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Bovine Respiratory Disease Complex

By

John Campbell

, DVM, DVSc, Large Animal Clinical Sciences, Western College of Veterinary Medicine, University of Saskatchewan

Last full review/revision Mar 2015 | Content last modified Mar 2015

Bovine respiratory disease (BRD) has a multifactorial etiology and develops as a result of complex interactions between environmental factors, host factors, and pathogens. Environmental factors (eg, weaning, transport, commingling, crowding, inclement weather, dust, and inadequate ventilation) serve as stressors that adversely affect the immune and nonimmune defense mechanisms of the host. In addition, certain environmental factors (eg, crowding and inadequate ventilation) can enhance the transmission of infectious agents among animals. Many infectious agents have been associated with BRD. An initial pathogen (eg, a virus) may alter the animal’s defense mechanisms, allowing colonization of the lower respiratory tract by bacteria.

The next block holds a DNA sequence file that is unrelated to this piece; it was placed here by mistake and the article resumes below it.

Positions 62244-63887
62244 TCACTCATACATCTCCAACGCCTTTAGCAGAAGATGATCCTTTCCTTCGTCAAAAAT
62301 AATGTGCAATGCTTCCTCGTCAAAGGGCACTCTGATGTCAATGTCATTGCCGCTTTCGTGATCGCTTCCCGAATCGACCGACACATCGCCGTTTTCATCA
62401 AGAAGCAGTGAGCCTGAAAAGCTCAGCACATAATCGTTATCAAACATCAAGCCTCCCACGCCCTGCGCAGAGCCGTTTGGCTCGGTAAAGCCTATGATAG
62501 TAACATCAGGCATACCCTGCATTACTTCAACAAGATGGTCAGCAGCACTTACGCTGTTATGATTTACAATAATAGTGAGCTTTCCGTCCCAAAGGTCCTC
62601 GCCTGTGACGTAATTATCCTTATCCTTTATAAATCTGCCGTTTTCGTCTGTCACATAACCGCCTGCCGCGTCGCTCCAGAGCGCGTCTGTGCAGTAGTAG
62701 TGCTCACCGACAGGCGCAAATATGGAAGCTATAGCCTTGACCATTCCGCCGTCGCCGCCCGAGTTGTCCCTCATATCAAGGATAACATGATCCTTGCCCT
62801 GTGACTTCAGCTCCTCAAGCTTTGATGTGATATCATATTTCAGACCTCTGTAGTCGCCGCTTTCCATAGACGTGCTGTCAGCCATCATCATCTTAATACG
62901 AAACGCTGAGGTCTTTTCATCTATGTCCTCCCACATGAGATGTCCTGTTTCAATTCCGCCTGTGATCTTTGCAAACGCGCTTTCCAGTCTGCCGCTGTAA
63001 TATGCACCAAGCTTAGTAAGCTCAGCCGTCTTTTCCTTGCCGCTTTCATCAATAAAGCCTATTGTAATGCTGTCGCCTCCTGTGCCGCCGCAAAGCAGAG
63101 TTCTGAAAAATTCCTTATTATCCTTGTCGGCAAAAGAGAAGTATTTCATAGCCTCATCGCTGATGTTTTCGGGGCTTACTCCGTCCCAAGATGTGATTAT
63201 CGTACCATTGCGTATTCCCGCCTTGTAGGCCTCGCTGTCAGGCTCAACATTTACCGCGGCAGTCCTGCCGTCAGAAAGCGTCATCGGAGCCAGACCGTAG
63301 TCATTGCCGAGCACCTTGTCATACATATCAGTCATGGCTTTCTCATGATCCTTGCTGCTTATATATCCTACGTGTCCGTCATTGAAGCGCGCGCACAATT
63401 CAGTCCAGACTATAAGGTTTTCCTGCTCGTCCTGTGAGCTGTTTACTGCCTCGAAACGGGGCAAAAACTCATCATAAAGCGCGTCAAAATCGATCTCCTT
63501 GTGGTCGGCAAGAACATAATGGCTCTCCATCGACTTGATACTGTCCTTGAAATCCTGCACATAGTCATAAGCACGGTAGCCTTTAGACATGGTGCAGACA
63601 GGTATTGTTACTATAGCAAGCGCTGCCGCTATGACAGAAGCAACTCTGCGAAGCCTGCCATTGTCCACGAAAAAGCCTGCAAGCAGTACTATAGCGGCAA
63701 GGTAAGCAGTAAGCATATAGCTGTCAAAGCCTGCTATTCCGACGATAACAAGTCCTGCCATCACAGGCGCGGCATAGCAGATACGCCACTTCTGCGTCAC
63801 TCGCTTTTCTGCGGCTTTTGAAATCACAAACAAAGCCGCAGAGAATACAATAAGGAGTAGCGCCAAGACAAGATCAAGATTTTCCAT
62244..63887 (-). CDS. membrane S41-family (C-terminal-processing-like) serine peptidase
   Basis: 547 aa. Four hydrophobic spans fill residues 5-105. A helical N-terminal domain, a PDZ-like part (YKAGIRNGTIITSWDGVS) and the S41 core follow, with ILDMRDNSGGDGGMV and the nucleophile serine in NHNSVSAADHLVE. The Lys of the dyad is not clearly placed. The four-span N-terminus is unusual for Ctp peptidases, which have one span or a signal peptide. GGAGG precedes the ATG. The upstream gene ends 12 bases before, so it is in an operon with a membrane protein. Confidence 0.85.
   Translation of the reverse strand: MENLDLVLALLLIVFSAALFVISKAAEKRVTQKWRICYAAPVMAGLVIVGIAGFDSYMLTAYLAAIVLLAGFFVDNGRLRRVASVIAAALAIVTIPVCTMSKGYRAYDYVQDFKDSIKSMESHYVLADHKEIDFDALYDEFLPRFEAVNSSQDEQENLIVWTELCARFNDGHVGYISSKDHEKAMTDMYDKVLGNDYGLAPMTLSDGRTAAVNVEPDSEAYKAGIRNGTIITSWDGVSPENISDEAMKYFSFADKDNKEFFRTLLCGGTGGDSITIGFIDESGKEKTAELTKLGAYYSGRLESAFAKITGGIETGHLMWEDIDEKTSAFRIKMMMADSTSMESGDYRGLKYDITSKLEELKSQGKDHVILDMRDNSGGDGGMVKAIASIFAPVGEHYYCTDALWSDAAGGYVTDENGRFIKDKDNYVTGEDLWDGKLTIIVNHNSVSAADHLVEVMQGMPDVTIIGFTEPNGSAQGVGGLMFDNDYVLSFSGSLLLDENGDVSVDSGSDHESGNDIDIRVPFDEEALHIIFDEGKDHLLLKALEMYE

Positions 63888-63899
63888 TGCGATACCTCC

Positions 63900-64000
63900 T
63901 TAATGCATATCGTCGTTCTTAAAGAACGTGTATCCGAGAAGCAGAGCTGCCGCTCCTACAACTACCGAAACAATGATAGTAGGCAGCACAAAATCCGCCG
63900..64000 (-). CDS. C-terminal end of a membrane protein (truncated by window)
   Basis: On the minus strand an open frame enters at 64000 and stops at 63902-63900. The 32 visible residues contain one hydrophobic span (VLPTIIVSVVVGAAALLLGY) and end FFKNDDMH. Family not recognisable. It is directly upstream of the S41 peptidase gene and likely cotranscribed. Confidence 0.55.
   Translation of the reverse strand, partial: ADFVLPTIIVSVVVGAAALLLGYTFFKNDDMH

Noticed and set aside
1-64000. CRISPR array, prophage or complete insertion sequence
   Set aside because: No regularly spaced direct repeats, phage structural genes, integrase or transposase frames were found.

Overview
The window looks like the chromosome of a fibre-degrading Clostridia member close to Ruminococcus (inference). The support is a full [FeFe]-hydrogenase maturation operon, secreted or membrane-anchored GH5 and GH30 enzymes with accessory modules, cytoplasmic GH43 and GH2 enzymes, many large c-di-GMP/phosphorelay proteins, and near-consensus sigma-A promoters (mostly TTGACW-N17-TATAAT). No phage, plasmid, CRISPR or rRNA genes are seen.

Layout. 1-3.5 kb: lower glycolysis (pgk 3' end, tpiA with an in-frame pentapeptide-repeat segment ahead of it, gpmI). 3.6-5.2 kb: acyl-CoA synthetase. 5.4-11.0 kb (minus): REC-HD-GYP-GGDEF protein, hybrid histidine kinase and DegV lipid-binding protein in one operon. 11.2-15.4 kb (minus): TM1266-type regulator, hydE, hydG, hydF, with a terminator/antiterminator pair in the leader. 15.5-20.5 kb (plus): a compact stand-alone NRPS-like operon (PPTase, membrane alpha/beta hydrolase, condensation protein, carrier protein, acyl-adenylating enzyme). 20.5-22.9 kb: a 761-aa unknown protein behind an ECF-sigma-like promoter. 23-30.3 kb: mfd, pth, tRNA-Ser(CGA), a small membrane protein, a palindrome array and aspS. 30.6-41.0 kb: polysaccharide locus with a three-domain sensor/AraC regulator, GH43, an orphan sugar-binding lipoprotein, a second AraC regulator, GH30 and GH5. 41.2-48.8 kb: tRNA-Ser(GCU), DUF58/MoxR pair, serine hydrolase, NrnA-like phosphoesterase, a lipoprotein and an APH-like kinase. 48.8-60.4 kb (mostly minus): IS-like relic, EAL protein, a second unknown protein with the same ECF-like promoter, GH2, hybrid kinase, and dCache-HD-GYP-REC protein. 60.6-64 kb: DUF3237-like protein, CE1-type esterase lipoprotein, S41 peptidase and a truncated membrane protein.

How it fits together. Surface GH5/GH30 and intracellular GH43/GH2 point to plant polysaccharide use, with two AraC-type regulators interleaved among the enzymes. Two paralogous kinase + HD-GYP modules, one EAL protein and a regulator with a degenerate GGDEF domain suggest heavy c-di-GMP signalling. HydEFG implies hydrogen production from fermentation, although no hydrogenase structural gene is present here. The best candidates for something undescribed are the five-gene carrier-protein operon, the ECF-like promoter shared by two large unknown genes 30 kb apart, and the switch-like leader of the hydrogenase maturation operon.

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Respiratory Diseases of Cattle
The clinical signs of frontal sinusitis include fever, anorexia, nasal discharge, changes in nasal airflow, and bad breath. Which of the following conditions is most likely to cause frontal sinusitis in cattle?
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